This year’s theme: Haiku are to be written in the spirit of the following "Speculation" (Robert Spiess, A Year's Speculations on Haiku, Modern Haiku Press, 1995):
The value of juxtaposition of entities in haiku, when appropriately accomplished, is that the often rather divergent qualities or characteristics of the phenomena act like the striking together of flint and steel: a spark flashes forth that is analogous to an illuminative experience or intuition.
There were over 500 entries for this year’s Spiess Awards. Thankfully my experience as a selector since 2014 for the Red Moon Anthology series didn’t make the number a fearful prospect. Reading them one at a time at various sittings takes some of the demand out of the process. And it is a pleasant experience to have some very good haiku appear in the process. It is a wonderful world of adventure when new collections of haiku show up—either in an anthology or a magazine or a in book by an individual. I might add reading thru old copies of anthologies and journals and collections by individuals can bring joy as one remembers the pleasure one had many months or years ago with some of the haiku contained. The great thing about re-reading haiku or types of poems is that they don’t fail in quite the same way that much of the prose we have read in the past does. For example, Supreme Court rulings— whether one agrees with them or not—can cause the molars in one’s mouth to ache just reading the first paragraph. All that brilliance of mind and scrupulous care in writing them and we would rather not again. OK, I am not against the written work of lawyers and judges I’m just saying there can be a problem with how it is said. God gave us poetry to add some sparkling energy to our language, to make us sit up and take notice. And that is probably why much of the Old Testament is poetry.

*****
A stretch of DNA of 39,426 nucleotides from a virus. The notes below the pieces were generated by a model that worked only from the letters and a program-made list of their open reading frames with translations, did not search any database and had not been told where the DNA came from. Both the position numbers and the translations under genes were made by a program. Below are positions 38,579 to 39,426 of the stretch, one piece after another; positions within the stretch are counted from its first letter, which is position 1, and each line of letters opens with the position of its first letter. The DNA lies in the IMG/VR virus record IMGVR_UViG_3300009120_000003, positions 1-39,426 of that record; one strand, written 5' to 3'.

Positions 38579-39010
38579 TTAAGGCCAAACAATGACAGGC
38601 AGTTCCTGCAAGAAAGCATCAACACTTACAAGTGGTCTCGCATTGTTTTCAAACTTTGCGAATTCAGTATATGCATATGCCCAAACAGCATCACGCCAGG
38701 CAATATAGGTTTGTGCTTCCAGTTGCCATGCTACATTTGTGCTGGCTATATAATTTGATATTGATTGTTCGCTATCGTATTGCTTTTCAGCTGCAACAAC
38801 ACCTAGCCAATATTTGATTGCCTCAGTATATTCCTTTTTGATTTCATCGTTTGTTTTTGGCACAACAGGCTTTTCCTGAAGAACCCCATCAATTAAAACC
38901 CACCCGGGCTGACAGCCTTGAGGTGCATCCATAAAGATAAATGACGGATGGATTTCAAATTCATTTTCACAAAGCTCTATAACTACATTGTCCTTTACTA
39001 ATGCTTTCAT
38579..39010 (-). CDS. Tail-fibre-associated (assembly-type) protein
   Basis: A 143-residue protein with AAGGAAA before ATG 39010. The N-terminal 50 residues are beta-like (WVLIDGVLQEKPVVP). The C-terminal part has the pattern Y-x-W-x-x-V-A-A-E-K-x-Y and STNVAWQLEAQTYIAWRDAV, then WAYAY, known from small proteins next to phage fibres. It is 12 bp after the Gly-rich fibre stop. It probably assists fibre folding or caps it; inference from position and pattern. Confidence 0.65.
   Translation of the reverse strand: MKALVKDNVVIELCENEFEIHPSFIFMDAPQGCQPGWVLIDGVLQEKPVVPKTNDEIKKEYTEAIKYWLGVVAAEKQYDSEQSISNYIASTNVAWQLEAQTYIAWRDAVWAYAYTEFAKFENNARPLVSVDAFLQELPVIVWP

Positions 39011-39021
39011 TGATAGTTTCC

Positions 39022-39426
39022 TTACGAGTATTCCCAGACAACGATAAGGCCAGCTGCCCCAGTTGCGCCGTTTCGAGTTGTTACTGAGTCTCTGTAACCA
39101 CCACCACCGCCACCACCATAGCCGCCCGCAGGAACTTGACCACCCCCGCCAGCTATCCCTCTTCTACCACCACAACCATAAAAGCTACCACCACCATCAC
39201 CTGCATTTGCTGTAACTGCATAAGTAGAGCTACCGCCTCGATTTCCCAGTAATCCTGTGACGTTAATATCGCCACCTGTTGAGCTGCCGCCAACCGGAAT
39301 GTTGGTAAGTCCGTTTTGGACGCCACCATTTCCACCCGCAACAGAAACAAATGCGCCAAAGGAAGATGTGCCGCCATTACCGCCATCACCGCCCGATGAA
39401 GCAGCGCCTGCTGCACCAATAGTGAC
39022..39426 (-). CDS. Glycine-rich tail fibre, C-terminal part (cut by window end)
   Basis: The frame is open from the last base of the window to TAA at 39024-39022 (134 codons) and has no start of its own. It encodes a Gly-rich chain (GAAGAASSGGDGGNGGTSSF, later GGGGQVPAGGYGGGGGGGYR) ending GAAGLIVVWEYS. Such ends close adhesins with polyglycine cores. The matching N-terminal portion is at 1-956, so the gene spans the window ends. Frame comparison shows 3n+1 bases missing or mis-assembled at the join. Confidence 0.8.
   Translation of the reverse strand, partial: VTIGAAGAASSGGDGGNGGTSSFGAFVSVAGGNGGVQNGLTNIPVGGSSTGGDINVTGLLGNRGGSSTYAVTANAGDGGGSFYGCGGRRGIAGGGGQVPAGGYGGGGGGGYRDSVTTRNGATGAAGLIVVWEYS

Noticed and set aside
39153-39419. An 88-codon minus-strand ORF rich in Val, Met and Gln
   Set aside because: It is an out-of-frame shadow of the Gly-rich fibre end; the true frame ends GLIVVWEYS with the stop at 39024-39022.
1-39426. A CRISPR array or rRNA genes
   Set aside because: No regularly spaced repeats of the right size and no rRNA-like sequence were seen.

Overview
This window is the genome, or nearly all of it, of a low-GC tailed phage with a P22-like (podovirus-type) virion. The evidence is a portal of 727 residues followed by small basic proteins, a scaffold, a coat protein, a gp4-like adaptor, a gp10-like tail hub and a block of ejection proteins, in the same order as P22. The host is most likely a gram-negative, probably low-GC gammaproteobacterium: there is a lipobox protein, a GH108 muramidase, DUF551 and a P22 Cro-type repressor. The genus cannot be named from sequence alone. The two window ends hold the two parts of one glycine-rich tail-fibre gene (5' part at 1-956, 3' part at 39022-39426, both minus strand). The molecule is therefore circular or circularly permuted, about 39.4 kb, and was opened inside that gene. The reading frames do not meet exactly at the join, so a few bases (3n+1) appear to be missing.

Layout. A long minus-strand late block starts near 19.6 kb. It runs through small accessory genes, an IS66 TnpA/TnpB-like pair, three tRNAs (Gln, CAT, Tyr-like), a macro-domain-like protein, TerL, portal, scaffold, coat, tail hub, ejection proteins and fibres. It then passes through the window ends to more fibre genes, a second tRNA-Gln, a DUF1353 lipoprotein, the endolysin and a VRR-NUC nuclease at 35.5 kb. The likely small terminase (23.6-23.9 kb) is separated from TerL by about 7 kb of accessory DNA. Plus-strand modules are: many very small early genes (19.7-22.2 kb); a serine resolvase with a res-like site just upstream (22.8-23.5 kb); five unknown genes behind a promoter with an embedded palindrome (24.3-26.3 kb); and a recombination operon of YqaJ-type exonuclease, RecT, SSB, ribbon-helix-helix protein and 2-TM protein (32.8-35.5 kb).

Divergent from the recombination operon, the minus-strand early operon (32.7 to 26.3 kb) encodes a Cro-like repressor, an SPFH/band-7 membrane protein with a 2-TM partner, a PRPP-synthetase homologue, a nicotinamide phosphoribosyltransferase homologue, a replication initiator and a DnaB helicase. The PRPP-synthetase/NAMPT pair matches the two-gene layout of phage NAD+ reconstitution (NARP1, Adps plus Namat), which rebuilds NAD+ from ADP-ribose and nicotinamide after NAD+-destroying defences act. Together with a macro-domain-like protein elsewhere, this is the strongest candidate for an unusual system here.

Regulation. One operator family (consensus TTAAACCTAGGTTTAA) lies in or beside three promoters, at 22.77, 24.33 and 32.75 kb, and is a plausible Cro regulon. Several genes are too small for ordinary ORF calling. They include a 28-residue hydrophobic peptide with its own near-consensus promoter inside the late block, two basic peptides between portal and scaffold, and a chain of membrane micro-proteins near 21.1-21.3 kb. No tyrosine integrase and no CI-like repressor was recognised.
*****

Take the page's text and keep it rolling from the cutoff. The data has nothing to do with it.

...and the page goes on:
Advice for some of the newcomers to the English-language haiku. Many of the more experienced haiku poets already know this. It is easy to put too many words in a haiku. The new writer wants to get all the moment or state of being into the haiku. The problem is all those words create many more moments. The haiku becomes a busy highway. Haiku need a tight focus. Drain the swamp so that the reader doesn’t sink below the surface. As Lorine Niedecker pointed out in her thoughtful poem, "Poet’s Work," learn to condense. Others want to make sure the reader knows how to feel or experience the moment when all that is needed are the words to let the readers feel or experience that moment for them- selves. Not so easy to do which is why writing a haiku is not as simple as the form might suggest.
OK, you are probably thinking I went on and on what will his comments do to the selected haiku. Well, I am not going to exegesis the life out of each haiku. I am looking for fresh imagery and in the case of the Spiess speculation a juxtaposition that adds to the sparkle of the haiku. So just a few words about each.